Of course, if they have rabies or some other disease it is possible that they might act out as well.

While these animals do not attack humans, they have been known to attack and kill smaller sized dogs and cats.

Aggression Towards Dogs – Coydogs can be aggressive towards both smaller and larger dogs. Most of the time, a larger animal will be able to protect itself from the coydog’s attack, but in the wild, these animals usually hunt and travel in packs.

Coydogs have been known to provoke larger dogs out of their yard and gang upon them. Sometimes they’ll even go as far as killing them. Small dogs, on the other hand, are a much more vulnerable target. Coydogs will simply overpower and kill these animals.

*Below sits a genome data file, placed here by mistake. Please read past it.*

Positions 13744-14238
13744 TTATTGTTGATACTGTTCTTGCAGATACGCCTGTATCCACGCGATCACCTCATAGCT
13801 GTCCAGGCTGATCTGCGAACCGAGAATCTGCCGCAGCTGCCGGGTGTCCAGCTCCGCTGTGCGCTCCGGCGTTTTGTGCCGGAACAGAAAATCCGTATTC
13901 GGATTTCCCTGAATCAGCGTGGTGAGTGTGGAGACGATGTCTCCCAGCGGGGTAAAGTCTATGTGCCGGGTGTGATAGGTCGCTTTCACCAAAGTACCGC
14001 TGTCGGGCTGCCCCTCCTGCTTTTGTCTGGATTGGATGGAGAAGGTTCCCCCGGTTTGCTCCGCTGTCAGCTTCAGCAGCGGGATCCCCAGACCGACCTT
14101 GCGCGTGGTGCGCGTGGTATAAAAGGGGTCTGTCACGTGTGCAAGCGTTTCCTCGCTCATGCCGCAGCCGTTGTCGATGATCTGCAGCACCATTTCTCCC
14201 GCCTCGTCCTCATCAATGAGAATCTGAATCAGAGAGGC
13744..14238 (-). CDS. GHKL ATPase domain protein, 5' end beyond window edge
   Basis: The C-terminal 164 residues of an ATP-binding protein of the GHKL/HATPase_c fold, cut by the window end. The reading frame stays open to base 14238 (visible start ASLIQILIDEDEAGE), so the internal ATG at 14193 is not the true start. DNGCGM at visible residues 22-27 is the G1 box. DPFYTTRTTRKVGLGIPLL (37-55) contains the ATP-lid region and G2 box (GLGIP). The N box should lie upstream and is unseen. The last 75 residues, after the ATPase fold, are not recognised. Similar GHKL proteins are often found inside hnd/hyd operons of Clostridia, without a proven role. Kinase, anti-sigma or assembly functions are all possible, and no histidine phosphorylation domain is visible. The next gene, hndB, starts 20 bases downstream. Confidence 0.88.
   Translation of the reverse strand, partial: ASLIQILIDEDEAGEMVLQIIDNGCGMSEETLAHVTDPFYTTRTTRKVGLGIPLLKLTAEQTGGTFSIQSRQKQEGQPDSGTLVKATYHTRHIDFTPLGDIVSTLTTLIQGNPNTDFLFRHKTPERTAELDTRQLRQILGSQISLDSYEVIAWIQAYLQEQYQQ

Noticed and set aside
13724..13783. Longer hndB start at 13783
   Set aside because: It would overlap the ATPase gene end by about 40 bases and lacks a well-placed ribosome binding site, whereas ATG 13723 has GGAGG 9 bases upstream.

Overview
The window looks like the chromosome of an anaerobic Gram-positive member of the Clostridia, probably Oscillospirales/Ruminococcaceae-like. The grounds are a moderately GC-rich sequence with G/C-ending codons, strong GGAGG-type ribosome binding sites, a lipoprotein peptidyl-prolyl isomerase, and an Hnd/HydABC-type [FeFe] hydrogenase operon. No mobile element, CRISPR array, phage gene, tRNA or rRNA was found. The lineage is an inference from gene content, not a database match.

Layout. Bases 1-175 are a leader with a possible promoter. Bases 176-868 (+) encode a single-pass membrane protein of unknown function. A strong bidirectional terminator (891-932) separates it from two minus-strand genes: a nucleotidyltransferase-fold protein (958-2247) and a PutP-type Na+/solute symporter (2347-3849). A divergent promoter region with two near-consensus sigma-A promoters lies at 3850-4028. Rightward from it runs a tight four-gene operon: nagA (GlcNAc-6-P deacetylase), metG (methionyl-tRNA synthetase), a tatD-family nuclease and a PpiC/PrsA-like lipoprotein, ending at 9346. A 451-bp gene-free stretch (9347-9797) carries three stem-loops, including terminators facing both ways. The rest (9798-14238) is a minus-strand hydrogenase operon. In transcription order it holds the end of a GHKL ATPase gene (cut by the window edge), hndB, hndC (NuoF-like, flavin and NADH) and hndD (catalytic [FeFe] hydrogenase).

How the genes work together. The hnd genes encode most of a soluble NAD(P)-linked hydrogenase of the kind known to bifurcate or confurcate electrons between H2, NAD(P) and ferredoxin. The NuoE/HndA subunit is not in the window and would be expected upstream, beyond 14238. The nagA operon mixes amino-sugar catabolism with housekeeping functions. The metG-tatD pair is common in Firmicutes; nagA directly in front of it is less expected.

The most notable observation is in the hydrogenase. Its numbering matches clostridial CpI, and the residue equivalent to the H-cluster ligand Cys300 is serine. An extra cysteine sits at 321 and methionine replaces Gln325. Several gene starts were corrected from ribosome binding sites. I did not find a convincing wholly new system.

Aggression Towards Cats – Coydogs have not been reported to be aggressive against cats. However, it should be noted that if a cat is attacked by a coydog, he or she will have a much better chance of escaping the attack than a dog would.

Cats are known for their extremely reactive and quick reflexes. They also have the innate ability to scurry up trees where coydogs cannot travel. Unless surrounded and cut off, a cat should easily be able to escape an attack from a coydog.


As you can see, coydogs are without a doubt one of the most interesting breeds of animals out there. While some people believe them to be a myth, they do exist.

However, if you are thinking about bringing one into the home or breeding your own there is a lot to consider. Take the information about into account because coydogs can be dangerous in certain situations and aren’t playful by nature.

You can change this with time, but it simply isn’t in their nature, even at a very young age.


Brian Koller

Growing up on a farm in eastern PA, I’ve grown fond of wildlife and the woods and learning about the critters and firewood and everything else in-between. I made this site to share my experiences and knowledge.